- Carefully plan transportation logistics. Many multicultural customers bring extended family members with them to showings, so confirm travel plans in advance. Some expect to be driven to showings in a spotless, even luxurious, car. Avoid passing cemeteries and funeral homes with Chinese clients, since they consider them bad luck. Treat a Hispanic woman with respect and solicit her opinion, since she wields great influence in her household.
- Don’t steer your multicultural clients to one particular neighborhood. You can’t legally or ethically assume that people of a particular culture want to live in an area occupied by others from their culture. Your best tactic is to all the information you have about various neighborhoods where they’re qualified to buy. Let them make the decision.
The Meaning of Colors and Numbers
- In Germany, red roses express love and romance, so it may not be an appropriate gift in the business setting.
- A yellow gift in Mexico would not be well received because the color yellow is associated with death.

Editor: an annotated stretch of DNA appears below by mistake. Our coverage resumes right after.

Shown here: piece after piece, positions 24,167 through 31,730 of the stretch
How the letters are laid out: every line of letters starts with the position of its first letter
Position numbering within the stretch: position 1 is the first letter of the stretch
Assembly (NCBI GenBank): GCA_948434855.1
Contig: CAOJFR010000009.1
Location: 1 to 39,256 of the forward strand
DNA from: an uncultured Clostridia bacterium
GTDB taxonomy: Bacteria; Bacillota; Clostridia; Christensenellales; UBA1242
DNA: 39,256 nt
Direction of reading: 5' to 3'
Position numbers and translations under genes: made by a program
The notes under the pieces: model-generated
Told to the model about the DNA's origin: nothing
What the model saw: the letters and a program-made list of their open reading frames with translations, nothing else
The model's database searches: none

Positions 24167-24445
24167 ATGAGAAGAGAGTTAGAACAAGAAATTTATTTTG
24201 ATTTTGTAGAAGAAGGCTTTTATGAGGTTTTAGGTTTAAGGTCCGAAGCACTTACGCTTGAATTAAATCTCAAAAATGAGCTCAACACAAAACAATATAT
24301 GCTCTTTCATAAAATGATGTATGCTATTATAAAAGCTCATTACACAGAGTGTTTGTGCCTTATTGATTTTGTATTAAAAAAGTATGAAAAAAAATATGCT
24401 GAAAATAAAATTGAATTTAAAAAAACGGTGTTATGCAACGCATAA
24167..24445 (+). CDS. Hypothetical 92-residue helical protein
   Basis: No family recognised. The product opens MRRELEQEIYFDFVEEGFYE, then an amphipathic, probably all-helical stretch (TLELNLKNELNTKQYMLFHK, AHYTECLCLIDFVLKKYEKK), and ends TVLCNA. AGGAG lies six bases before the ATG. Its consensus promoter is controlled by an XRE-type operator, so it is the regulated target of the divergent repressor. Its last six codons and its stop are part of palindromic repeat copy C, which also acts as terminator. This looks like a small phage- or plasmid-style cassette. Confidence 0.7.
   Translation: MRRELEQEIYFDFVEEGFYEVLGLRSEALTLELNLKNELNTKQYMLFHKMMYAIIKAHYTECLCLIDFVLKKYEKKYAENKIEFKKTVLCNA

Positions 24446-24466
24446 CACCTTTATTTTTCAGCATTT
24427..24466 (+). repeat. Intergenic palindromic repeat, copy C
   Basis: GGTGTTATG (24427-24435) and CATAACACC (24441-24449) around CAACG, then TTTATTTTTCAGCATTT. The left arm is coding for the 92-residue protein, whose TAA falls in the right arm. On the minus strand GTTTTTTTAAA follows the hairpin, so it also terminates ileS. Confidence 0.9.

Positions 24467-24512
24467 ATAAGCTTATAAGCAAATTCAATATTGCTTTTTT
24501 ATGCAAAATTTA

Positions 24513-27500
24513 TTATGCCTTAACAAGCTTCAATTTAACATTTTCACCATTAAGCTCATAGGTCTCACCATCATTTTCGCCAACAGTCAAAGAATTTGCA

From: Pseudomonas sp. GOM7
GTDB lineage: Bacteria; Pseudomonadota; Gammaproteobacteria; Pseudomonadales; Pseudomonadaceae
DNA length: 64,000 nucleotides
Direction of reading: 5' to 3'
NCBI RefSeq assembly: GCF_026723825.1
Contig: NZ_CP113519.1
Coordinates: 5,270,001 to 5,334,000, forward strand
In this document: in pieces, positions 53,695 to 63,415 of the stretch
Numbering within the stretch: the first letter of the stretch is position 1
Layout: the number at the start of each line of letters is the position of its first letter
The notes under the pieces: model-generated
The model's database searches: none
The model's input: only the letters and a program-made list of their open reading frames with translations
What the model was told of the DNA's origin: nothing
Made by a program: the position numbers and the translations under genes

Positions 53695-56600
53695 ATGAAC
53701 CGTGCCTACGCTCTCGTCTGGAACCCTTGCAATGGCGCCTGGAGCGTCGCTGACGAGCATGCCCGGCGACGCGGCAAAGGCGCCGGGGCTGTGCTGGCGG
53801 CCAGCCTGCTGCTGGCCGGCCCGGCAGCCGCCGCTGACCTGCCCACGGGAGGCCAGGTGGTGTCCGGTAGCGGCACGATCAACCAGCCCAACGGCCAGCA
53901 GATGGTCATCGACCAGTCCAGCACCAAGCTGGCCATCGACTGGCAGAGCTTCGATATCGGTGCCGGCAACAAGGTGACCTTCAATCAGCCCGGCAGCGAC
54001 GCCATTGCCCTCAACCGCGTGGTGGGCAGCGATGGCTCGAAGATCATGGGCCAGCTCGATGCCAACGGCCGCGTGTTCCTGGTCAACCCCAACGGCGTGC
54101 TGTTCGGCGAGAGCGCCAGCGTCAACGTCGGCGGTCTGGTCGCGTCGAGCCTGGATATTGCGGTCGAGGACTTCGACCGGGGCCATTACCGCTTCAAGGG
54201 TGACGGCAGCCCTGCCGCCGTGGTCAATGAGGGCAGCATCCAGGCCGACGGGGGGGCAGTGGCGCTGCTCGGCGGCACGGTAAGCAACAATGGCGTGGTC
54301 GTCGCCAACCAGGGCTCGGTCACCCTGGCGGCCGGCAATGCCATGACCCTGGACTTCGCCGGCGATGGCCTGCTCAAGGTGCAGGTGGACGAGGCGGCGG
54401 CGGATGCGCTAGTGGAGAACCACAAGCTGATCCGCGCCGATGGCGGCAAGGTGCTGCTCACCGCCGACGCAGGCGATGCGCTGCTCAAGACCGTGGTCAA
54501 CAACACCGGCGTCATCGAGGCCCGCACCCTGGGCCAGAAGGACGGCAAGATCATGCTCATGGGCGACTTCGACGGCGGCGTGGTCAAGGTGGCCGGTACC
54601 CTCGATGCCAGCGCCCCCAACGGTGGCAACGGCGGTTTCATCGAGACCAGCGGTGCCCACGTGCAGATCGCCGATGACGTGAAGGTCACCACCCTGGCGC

- The Chinese traditionally wear black to weddings and white to funerals. The color white is associated with death in a number of Asian countries, which is the opposite of European and American traditions.
- While the number 7 is considered lucky and 13 unlucky in the West, the number 4 is a bad omen in much of Asia and 8 is considered lucky.
- Bring a small, thoughtful gift when you meet with new customers. Although giving a gift before the end of a business transaction may be considered bribery in some cultures, it’s acceptable and even expected in certain countries such as South Korea, India, and Japan.
- Neer outspend your clients or customers when exchanging gifts, or they may lose face. One strategy is to open your gift first, and then say you need to retrieve their gift from your car. You can have several wrapped and ready in different price ranges.
- Avoid giving gifts bearing the American eagle to customers from China and Saudi Arabia. It’s a bad-luck symbol in those cultures.
- Never give alcohol to Islamic clients. Most people who practice this faith do not drink.